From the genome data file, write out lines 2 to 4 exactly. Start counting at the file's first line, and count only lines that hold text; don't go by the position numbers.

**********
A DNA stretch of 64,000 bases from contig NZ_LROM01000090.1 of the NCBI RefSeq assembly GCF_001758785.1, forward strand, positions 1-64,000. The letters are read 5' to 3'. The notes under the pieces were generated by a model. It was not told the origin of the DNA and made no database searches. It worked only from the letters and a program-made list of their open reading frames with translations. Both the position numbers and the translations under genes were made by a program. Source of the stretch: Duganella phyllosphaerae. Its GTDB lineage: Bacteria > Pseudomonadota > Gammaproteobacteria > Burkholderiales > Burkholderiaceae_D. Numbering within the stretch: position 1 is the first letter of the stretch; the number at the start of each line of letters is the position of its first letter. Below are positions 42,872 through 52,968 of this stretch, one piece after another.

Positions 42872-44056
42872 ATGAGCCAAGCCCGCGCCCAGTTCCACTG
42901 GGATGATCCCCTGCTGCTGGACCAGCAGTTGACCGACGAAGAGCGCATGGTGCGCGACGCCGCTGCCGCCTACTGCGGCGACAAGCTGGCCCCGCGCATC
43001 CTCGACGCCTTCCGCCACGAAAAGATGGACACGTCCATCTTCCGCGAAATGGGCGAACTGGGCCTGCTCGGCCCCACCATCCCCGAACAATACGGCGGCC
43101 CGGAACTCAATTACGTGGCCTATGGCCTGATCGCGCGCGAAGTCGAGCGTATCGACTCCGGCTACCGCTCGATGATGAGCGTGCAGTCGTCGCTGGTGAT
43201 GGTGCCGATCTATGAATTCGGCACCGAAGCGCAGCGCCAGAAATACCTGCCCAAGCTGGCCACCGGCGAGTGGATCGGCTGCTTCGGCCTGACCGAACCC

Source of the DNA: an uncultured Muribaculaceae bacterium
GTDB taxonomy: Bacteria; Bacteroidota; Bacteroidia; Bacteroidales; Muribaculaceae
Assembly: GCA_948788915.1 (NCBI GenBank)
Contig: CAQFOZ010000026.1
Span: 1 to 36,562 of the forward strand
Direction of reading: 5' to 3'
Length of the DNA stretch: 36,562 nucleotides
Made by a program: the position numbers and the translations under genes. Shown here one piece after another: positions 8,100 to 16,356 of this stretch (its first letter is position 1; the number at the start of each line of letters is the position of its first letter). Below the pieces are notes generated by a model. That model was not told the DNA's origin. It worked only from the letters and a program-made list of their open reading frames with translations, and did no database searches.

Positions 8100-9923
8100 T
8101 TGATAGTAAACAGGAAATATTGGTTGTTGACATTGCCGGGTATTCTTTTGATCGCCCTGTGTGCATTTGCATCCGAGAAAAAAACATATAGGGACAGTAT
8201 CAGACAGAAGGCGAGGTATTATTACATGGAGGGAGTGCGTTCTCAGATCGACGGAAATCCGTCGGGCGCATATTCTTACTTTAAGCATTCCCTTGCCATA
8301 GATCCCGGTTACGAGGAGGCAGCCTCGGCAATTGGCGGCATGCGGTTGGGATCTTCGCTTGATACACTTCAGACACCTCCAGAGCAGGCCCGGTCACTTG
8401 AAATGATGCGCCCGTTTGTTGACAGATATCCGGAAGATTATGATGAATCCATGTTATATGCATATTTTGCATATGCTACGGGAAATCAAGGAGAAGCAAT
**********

Positions 42872-44056
42872 ATGAGCCAAGCCCGCGCCCAGTTCCACTG
42901 GGATGATCCCCTGCTGCTGGACCAGCAGTTGACCGACGAAGAGCGCATGGTGCGCGACGCCGCTGCCGCCTACTGCGGCGACAAGCTGGCCCCGCGCATC